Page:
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(Reuters) – Johnson & Johnson on Tuesday said it agreed to pay $297 million to resolve claims that it fueled the opioid epidemic in Texas, guaranteeing the state a quicker payout than it would receive through a proposed $26 billion deal that aims to settle opioid litigation nationwide.
Texas Attorney General Ken Paxton said the agreement’s terms “largely track” the proposed national settlement, in which J&J agreed to pay up to $5 billion and three drug distributors would pay $21 billion to resolve claims by states and local governments.
Payout of the full amount by J&J of the deal announced Tuesday is subject to at least 96% of local Texas governments that are pursuing lawsuits agreeing to participate in the deal within 45 days. J&J is entitled to a reimbursement to the extent any do not.
J&J, represented by Charles Lifland and Daniel Suvor of O’Melveny & Myers, did not admit wrongdoing in the deal, and in a statement said it will “continue to defend against any litigation that the final agreement does not resolve.”
More than 3,300 lawsuits have been filed nationally accusing drugmakers of downplaying the addictive risks of their painkillers and distributors and pharmacies of ignoring red flags that the drugs were being diverted for illicit uses.
But the national settlement is not yet finalized, and the companies could ultimately pay less should it not garner enough state and local support.
Eight states besides Texas have not signed on to the deal with J&J. Oklahoma additionally was not part of the national settlement with J&J, as it won a $465 million judgment at trial that the company is appealing.
The Texas-specific deal guarantees the state will receive a payout regardless of the fate of the national accord and on a faster timetable, with J&J agreeing to pay the $290 million by year’s end rather than over nine years.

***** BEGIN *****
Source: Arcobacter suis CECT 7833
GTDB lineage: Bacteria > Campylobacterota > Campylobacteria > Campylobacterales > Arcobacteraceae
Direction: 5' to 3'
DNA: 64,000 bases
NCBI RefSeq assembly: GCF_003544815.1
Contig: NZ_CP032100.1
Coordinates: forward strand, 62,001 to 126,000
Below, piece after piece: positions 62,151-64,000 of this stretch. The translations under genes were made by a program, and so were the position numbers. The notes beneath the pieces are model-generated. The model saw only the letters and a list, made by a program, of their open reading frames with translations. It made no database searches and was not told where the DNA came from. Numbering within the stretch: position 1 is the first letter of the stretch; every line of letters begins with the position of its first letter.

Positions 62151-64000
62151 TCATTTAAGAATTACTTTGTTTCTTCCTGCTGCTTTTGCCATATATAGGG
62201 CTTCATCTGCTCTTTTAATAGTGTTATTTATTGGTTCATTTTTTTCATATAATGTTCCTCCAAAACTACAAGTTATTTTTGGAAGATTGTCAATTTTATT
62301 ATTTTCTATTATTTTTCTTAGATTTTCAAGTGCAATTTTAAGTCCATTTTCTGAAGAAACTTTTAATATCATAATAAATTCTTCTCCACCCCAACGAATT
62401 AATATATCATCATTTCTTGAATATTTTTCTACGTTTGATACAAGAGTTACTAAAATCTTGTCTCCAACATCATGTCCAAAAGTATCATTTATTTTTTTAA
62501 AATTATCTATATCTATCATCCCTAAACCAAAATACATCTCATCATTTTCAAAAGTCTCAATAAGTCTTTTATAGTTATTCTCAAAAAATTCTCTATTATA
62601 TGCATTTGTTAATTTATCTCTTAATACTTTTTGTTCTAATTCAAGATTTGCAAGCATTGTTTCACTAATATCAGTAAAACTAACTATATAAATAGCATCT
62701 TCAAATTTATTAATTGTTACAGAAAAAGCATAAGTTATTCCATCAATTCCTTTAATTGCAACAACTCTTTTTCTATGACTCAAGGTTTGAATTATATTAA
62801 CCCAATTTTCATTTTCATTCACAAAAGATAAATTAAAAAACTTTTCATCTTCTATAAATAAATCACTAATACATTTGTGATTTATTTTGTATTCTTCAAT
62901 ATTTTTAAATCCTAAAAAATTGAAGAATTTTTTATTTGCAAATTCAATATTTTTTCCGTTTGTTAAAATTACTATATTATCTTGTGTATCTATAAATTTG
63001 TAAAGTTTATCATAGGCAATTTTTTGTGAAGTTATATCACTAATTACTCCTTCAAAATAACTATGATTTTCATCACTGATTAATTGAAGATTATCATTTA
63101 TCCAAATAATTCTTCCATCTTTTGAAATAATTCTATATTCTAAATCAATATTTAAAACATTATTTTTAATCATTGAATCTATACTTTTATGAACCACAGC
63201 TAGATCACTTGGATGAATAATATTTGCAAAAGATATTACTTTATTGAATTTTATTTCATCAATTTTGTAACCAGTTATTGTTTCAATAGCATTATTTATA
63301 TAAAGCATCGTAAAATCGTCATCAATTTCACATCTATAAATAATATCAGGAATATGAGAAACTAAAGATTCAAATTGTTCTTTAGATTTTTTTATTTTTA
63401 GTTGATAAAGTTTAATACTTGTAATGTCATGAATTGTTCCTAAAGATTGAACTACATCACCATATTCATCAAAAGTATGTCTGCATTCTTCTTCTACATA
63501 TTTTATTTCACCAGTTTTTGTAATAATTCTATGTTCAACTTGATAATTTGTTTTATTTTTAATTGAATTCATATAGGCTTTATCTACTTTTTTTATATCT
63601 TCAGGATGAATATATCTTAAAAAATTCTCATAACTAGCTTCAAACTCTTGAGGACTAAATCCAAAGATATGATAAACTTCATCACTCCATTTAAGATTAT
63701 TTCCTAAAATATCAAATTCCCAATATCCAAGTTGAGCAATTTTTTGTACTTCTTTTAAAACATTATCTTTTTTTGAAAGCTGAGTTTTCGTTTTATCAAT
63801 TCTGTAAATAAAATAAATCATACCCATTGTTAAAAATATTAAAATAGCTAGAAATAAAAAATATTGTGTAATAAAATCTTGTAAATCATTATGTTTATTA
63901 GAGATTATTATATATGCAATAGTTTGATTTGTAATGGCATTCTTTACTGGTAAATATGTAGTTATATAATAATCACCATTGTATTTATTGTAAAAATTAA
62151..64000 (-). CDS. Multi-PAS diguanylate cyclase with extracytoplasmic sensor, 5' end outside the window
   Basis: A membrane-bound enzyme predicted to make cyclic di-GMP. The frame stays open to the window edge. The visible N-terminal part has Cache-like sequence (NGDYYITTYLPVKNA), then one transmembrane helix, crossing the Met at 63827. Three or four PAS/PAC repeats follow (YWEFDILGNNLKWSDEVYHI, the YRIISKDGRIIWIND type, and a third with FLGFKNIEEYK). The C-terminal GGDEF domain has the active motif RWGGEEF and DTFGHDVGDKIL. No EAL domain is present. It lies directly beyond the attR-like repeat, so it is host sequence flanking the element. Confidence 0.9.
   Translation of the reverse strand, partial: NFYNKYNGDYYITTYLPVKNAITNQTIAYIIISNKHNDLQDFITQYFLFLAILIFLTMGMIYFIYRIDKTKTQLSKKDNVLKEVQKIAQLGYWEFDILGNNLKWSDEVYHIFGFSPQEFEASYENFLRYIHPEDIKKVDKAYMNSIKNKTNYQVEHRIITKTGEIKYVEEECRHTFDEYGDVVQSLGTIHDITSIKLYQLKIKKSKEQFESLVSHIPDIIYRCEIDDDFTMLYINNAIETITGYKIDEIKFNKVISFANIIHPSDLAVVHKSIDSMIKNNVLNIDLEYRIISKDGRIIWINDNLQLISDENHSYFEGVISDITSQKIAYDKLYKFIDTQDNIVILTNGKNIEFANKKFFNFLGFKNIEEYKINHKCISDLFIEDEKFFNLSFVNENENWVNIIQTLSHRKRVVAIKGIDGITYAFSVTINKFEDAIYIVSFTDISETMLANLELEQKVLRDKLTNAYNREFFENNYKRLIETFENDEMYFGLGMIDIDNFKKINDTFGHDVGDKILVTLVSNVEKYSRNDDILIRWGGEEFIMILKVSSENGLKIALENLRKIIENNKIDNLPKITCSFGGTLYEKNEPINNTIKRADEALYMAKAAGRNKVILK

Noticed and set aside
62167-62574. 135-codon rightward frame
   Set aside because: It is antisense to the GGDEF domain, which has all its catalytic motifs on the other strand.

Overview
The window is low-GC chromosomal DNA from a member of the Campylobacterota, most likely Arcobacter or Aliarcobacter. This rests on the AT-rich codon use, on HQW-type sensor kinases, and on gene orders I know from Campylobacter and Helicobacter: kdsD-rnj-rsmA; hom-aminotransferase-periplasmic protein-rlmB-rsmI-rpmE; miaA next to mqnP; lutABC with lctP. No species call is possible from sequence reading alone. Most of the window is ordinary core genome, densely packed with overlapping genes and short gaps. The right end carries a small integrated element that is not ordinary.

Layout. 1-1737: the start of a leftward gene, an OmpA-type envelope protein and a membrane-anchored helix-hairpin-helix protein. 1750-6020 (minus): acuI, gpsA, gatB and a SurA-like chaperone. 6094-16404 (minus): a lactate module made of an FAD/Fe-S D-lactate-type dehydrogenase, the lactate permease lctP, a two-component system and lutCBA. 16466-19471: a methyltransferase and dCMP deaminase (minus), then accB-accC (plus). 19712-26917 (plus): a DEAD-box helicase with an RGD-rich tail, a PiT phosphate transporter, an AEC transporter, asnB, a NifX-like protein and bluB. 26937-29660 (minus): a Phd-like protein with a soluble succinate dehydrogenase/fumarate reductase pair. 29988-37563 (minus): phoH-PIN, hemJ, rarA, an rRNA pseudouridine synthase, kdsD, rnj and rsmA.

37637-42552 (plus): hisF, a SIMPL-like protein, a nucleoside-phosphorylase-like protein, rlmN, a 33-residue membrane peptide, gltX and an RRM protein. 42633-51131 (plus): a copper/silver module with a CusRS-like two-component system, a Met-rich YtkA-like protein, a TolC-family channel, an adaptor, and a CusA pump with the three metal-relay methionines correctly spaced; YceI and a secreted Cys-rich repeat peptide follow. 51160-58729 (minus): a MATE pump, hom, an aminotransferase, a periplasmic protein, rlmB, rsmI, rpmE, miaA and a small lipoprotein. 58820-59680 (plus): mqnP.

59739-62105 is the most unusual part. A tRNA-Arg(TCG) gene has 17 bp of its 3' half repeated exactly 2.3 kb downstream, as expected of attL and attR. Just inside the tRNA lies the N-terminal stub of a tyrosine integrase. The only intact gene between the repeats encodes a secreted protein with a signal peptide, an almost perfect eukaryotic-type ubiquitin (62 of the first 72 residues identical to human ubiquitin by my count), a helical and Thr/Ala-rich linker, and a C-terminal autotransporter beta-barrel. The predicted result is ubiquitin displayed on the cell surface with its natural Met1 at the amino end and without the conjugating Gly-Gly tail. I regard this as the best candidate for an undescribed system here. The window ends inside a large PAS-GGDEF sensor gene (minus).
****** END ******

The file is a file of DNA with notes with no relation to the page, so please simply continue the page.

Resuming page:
The Texas deal calls for almost $268.4 million to go into a settlement fund. Paxton said 70% would go into an abatement fund managed by experts to address the opioid epidemic’s impacts, 15% would go to cities and counties and 15% goes to the state.
“These funds will bring life-changing resources to those victimized by this tragic crisis,” Paxton said in a statement.
Another nearly $28.56 million will go toward attorneys fees and costs, with the state itself receiving $7.3 million of that sum and the rest largely going to a contingency fee fund to pay lawyers for local governments who opt into the settlement.
The settlement marked the latest instance of a state cutting a better deal than it would have gotten in the national opioid settlement with J&J and the distributors, McKesson Corp, AmerisourceBergen Corp and Cardinal Health Inc.
The distributors previously agreed to state-specific deals with New York and Ohio worth $1.1 billion and $808 billion. In both cases, those states were either in the midst or on the eve of trial, giving them leverage to seek better terms.
In Texas, J&J was set to face two trials in January in lawsuits by Bexar and Dallas counties, a fact J&J noted in announcing the settlement. The deal sets aside $5 million to resolve claims by three counties including Bexar and Dallas.
Those counties were represented by lawyers at Watts Guerra, Simon Greenstone Panatier and The Lanier Law Firm. “We believe this is an excellent settlement for our state and our clients,” said Mark Lanier, The Lanier Law Firm’s founder.
Texas is entitled to up to $1.2 billion from the distributors in the national settlement.
The companies said in September enough states had backed the deal to move forward with it, and local governments have until January to decide whether to support it.
The case is State of Texas v. Janssen Pharmaceuticals, Travis County District Court, No. D-1-GN-19-005458.
For Texas: Stephanie Eberhardt of the Texas Office of the Attorney General
For J&J: Charles Lifland and Daniel Suvor of O’Melveny & Myers
For Dallas County: Jeffrey Simon of Simon Greenstone Panatier
For Tarrant County: Dara Hegar of The Lanier Law Firm